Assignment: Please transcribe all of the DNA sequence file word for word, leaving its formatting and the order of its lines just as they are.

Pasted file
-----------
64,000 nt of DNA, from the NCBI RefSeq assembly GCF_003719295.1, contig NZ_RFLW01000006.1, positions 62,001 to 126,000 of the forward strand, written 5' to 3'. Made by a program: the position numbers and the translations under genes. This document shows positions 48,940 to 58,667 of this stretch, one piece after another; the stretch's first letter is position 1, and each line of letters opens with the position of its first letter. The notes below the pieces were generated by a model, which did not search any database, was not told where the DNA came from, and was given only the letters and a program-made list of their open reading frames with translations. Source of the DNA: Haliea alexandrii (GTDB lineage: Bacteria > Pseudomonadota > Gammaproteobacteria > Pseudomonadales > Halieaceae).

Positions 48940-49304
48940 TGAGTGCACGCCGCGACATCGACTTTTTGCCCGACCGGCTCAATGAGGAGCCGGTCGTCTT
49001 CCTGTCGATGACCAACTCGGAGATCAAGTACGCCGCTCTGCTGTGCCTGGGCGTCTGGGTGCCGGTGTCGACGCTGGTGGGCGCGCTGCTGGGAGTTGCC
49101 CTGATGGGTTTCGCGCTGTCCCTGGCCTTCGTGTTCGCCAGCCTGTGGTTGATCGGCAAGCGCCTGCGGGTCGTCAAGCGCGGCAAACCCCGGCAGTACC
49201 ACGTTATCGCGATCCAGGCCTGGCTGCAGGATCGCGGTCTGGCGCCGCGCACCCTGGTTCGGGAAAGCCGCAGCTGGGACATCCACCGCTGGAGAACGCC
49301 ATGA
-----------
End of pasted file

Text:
64,000 nt of DNA, from the NCBI RefSeq assembly GCF_003719295.1, contig NZ_RFLW01000006.1, positions 62,001 to 126,000 of the forward strand, written 5' to 3'. Made by a program: the position numbers and the translations under genes. This document shows positions 48,940 to 58,667 of this stretch, one piece after another; the stretch's first letter is position 1, and each line of letters opens with the position of its first letter. The notes below the pieces were generated by a model, which did not search any database, was not told where the DNA came from, and was given only the letters and a program-made list of their open reading frames with translations. Source of the DNA: Haliea alexandrii (GTDB lineage: Bacteria > Pseudomonadota > Gammaproteobacteria > Pseudomonadales > Halieaceae).

Positions 48940-49304
48940 TGAGTGCACGCCGCGACATCGACTTTTTGCCCGACCGGCTCAATGAGGAGCCGGTCGTCTT
49001 CCTGTCGATGACCAACTCGGAGATCAAGTACGCCGCTCTGCTGTGCCTGGGCGTCTGGGTGCCGGTGTCGACGCTGGTGGGCGCGCTGCTGGGAGTTGCC
49101 CTGATGGGTTTCGCGCTGTCCCTGGCCTTCGTGTTCGCCAGCCTGTGGTTGATCGGCAAGCGCCTGCGGGTCGTCAAGCGCGGCAAACCCCGGCAGTACC
49201 ACGTTATCGCGATCCAGGCCTGGCTGCAGGATCGCGGTCTGGCGCCGCGCACCCTGGTTCGGGAAAGCCGCAGCTGGGACATCCACCGCTGGAGAACGCC
49301 ATGA